Professor Kaysser-Pyzalla, you have been Vice President of the GDNÄ since the beginning of 2023. Do you already have plans for the new office? Yes I do, and two areas are particularly important to me: on the one hand, the recruitment of young people for professions in the thematic spectrum of the GDNÄ, and on the other hand, the interdisciplinary approach to current challenges such as climate change, energy supply or global health. In these areas, the GDNÄ can achieve a lot. It radiates fascination and enthusiasm for the natural sciences, through which we can attract significantly more people to study in this field. I am thinking not only of high school students, but also of adults with professional experience who can imagine pursuing a second degree. There are so many interesting career paths – in research and development, at universities, in large companies, but also in small and medium-sized companies – I would like to focus more on this. 

The topic of interdisciplinarity: Why is it so important to you and what role can the GDNÄ play in this?
We will only be able to overcome the major problems facing humanity through interdisciplinary cooperation, that is the consensus today. The GDNÄ, whose hallmark is interdisciplinarity, can serve as a platform for exchange among experts, a breeding ground for new ideas and a place for public dialogue. 

You will not suffer from a lack of work as Chairwoman of the Executive Board of the German Aerospace Center. How much time and energy does the main office leave you for voluntary activities, for example on the GDNÄ board?
My days are indeed scheduled. But I make time for the GDNÄ because I think people in positions like mine should also be committed to society. I also have wonderful colleagues at DLR and in the GDNÄ who support me.

Institut für Quantenoptik und Quanteninformation (IQOQI). © IQOQI/M.R.Knabl

© DLR (CC BY-NC-ND 3.0)

A regional aircraft with fuel cell propulsion developed at DLR in test operation. With 25 institutes and facilities in aeronautics research, DLR is driving the change towards sustainable, environmentally compatible aviation.

How can we imagine your day-to-day professional life as head of DLR?
I spend most of my time in meetings and conferences, most of which are held online in the interest of sustainability and efficiency. Internally, organizational development in the direction of modern forms of work is a big topic for us right now. But I’m also on the road, for example at DLR sites, or for personal discussions with our cooperation partners in Germany and abroad.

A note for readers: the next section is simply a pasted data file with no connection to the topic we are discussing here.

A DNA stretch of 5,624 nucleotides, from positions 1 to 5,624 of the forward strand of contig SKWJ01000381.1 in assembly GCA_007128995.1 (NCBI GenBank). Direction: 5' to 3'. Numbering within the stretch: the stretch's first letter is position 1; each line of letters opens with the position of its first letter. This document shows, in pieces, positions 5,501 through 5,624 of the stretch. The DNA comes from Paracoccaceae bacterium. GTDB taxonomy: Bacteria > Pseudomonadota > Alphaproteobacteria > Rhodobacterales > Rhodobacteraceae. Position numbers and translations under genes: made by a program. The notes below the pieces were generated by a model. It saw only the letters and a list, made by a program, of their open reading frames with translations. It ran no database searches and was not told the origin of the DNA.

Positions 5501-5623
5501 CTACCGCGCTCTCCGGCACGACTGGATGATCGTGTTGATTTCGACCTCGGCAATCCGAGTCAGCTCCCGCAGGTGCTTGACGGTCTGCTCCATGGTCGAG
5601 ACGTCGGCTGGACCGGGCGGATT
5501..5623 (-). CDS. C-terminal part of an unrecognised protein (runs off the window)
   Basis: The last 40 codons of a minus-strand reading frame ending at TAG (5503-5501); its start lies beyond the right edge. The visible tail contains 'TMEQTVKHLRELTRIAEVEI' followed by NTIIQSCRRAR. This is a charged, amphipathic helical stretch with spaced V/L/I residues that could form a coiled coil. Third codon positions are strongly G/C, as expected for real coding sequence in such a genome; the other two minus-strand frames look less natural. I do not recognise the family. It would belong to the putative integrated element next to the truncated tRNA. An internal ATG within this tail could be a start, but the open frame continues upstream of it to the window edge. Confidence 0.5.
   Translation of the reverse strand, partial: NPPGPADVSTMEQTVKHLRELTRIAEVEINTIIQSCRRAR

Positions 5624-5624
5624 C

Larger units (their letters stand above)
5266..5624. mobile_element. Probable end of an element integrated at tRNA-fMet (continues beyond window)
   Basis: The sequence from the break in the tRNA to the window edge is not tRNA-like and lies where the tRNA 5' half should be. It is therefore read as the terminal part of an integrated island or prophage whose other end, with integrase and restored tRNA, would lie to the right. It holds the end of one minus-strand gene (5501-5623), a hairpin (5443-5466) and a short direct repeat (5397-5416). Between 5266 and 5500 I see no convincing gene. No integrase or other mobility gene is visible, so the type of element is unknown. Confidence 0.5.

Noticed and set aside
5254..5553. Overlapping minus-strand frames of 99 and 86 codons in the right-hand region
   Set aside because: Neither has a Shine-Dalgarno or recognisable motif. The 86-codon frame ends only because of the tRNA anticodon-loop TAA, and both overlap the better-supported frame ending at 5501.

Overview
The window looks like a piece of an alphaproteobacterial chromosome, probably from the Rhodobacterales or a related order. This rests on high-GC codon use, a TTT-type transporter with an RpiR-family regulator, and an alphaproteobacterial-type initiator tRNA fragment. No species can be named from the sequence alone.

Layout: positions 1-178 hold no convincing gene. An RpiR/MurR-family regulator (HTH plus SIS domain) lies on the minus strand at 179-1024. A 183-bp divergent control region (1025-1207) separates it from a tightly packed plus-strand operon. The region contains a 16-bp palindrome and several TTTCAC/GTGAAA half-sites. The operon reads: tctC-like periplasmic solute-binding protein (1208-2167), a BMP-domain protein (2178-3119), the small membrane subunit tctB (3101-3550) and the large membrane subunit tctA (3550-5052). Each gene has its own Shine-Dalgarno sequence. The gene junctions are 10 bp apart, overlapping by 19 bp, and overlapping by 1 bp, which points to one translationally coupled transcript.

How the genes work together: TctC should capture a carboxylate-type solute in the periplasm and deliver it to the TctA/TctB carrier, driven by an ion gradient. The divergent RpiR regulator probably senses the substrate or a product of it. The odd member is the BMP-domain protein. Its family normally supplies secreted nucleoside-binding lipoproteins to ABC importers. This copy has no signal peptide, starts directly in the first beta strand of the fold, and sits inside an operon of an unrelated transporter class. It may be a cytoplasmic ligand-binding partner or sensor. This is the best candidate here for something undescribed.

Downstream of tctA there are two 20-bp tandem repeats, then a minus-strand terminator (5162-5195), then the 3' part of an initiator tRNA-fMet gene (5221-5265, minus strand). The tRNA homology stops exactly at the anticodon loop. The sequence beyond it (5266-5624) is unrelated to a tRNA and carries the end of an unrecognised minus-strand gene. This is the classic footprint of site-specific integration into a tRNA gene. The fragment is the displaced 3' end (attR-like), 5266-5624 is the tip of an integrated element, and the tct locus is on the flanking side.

Who are these partners?
We work with scientists in academic and industrial research, with large, medium-sized and smaller companies, and with the German armed forces. Abroad, we cooperate closely with research institutions and companies in other European countries, especially France, but also the U.S., Australia, Singapore and Japan – to name just a few countries.   

China is not one of them?
Due to the changing geopolitical situation and international tensions, DLR has consistently reduced its collaborations with China, and existing forms of cooperation are coming to an end. 

Where does DLR stand today and where is it headed?
With more than ten thousand employees, thirty locations and more than fifty institutes and research facilities, we are the largest research center in the engineering field in Europe. We are concerned with aerospace, energy supply, mobility, but also security and defense research and disaster relief. Our work is application-oriented, which means that our research always has an eye on the way it will be used in industry and society. We fly satellites that are important not only for earth and climate observation, but also for navigation, for example in the future topic of autonomous driving. DLR owns a large fleet of aircraft and conducts intensive research into climate-friendly flying.

Labor im Innsbrucker Institut für Quantenoptik und Quanteninformation © IQOQI/M.R.Knabl


In Germany, the National Test Centre for Unmanned Aerial Systems at DLR is the driving force behind the development of new unmanned aerial vehicles and their integration into the airspace.